How did it go this wrong? How could this happen, again?
On paper the Sharks were perfect. Each weakness from past playoff series was addressed. For years, the blame fell upon the coaching staff, so coach Ron Wilson was yanked and talented fresh blood Todd McLellan was added behind the bench. Critics said they were too thin on the blue-line, so GM Doug Wilson added Boyle, the best offensive defenseman in the league, and bolstered him with Rob Blake and Brad Lukowich. Analysts said they lacked toughness and grit, so brawler Jody Shelley was brought on board, followed by Travis Moen at the trade deadline. And lastly, people said the team lacked experience, so a cavalcade of grizzled veterans bearing Stanley Cup rings entered the locker room. It seemed flawless. An amalgamation of parts built to hoist Lord Stanley’s Cup over the heads of 17,000 packed into HP Pavilion.
And the result? A first round exit. Even worse than the many embarrassing defeats so many consecutive seasons before.
It’s easy to point fingers, to assign blame. It’s clear to see the will to win was missing. What’s harder to figure out is why? What ineffable quality makes superstar players perform at subpar levels when they are needed the most? What secret characteristics are buried in the hearts of hungrier teams that enable them to play through adversity and win when their backs are against the walls? How can a team that looks so perfect project themselves as so flawed? These questions don’t come easily, and the answers may cost the franchise dearly.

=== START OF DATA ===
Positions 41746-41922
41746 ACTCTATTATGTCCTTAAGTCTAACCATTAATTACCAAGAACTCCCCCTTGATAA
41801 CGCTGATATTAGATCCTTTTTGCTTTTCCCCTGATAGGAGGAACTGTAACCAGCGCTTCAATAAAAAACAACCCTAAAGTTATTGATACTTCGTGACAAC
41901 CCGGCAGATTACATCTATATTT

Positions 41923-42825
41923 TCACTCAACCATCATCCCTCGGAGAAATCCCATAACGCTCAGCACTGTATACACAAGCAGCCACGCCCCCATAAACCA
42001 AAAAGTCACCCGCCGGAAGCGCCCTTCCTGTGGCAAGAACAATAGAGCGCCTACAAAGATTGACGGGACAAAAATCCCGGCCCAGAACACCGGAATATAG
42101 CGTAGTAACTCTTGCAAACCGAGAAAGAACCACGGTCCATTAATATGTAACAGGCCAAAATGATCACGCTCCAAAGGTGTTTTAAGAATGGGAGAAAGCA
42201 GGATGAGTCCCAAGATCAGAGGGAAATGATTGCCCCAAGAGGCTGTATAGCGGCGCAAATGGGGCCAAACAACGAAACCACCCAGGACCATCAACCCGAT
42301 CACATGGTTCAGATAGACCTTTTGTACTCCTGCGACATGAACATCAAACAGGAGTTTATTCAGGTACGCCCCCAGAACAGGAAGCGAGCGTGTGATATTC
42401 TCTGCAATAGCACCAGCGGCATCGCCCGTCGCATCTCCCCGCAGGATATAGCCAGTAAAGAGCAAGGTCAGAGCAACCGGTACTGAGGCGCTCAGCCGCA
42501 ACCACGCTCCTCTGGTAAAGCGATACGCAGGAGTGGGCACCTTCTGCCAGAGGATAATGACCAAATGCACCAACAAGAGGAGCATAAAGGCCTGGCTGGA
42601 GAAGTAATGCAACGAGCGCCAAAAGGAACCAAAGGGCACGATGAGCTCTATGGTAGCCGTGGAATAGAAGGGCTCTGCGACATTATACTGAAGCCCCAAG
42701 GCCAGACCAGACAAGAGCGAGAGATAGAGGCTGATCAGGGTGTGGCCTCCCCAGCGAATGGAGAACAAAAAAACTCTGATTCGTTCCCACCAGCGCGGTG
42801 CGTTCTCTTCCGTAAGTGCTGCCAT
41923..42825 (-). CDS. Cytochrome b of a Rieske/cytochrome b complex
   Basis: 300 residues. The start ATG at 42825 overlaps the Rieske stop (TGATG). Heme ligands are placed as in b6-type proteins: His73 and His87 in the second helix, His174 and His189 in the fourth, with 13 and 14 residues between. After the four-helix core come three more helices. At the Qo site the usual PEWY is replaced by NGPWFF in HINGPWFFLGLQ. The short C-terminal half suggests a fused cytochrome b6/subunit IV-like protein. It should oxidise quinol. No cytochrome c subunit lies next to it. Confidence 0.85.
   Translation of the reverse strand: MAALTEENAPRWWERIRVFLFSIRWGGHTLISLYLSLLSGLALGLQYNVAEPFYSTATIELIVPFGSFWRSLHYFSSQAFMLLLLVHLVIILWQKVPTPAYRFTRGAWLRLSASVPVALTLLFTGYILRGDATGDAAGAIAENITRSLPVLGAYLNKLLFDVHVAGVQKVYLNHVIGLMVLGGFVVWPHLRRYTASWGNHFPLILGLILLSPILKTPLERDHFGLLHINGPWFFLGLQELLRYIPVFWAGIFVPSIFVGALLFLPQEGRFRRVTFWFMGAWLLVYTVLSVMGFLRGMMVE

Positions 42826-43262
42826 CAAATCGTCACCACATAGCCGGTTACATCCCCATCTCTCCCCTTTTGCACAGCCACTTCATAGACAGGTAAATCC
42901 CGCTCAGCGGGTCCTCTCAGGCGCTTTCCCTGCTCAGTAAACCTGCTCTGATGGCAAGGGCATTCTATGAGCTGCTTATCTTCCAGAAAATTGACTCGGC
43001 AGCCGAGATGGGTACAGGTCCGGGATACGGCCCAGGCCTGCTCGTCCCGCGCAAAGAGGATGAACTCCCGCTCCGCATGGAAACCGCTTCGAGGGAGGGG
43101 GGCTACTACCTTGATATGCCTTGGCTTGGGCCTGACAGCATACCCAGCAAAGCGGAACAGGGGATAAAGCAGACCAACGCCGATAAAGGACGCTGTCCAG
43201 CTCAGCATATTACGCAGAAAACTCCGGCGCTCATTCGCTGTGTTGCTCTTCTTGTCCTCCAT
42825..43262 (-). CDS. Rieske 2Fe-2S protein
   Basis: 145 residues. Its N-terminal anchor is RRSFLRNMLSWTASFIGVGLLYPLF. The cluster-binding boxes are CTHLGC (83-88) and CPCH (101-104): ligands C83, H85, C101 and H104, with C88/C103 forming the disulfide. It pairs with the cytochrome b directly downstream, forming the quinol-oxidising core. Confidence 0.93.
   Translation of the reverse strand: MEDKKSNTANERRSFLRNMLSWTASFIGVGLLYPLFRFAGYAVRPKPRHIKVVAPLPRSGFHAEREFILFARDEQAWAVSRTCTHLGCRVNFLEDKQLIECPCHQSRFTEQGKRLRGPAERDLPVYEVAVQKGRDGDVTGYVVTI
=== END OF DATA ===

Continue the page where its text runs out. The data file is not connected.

We may not see Marleau next year, as the burden of failed leadership hangs heavily around his neck. Jonathan Cheechoo has gone from NHL goal-scoring leader to third line winger, clinging to mediocrity at best. Unrestricted free agents Mike Grier, Moen and Alexei Semenov may not return. And let’s not forget Jeremy Roenick and Blake, who are in the sunset of their illustrious careers and were vying for one last blast of glory before hanging up the skates for good. Will this familiar sting of defeat cause them to give up on their pursuit of the Cup once and for all and fade into retirement, or is there enough left in the tank to go through all this again?
That question can also be asked for us Sharks fans as we reel in anger at another unexpected defeat. As we deal with the sadness that there will be no more home games in the playoffs. As we cope with the frustration at seeing the same storylines play out again and again and again like a bent and broken record. Can we return back to the Tank next year with the same level of optimism? Will we scream just as loudly? Will we believe as we have so many times before that this year will be our year? Or will the familiar doubts creep back into our minds? No matter what the team looks like next season, will the elephant in the room continue to stand and stare us in the face?
I don’t have the answers. What I do have is a ball of passion and frustration deep within me. I know our team is a winner. I know I’ll see the Stanley Cup raised in our building at some point. I’m just angry it’s not this year. It should have been this year. And I’m angry at the thought that if not now, when?
I don’t know the answer to that.
I don’t know if anyone does.
But no matter what, I’ll keep cheering.